One of the mysteries of the English language finally explained.
1A concluding piece of music.‘a long orchestral postlude’figurative ‘an audacious postlude to a distinguished career’
appendix, codicil, postscript, afterword, tailpiece, rider, coda, supplement, accompanimentView synonyms
- ‘This is a good choice for groups who do prelude or postlude music at church services or other functions.’
- ‘While some composers have excelled at writing preludes, Silvestrov has become the master of the postlude.’
- ‘Preludes, offertories, anthems, postludes - these and their like are not essential to worship.’
- ‘This work consists of a collection of 7 chorales with preludes and postludes with which the organist can make his contribution to all the liturgical parts of the religious service.’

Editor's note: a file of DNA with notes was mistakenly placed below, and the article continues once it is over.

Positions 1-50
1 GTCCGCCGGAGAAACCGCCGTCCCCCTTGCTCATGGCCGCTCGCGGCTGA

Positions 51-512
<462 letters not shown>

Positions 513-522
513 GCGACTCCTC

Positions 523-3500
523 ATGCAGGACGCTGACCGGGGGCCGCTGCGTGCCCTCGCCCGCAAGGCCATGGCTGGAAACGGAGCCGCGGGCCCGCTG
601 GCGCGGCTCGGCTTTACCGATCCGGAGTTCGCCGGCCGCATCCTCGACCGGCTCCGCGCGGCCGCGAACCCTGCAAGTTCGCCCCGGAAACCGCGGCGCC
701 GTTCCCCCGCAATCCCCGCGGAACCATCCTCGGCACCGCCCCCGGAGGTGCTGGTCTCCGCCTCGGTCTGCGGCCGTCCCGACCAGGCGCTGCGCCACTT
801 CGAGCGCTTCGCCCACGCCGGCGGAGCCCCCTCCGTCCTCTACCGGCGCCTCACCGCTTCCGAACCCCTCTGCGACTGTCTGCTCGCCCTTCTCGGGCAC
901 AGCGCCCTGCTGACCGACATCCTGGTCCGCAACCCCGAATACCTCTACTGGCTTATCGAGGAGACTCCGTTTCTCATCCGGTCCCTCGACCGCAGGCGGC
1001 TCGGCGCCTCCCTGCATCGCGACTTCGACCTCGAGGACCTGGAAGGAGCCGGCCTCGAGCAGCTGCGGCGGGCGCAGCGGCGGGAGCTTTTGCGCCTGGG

- ‘They make an odd postlude to Bach and Brahms, however.’
- ‘The Vocalise, which was not on Previn's recording, comes as a quiet postlude to the Second's drama.’
- 1.1 An epilogue or afterword.
supplement, addendum, postscript, codicilView synonyms
- ‘The whole is introduced by a ‘prelude’ called The Amen Stone (which means ‘May it come to pass’) and closes with a postlude about the same stone.’
- ‘Bloom informs us that he wrote the monograph as a postlude to ‘Shakespeare: The Invention of the Human’.’
- ‘In her postlude to the book, she added, ‘Out of that struggle to find himself he created art that made an enormous contribution to theater and dance almost worldwide.’’
- ‘Also added is a postlude in which the authors mount a spirited defence of their position in response to the hostile reception given to the first edition.’
Mid 19th century: from post- ‘later, after’, on the pattern of prelude.
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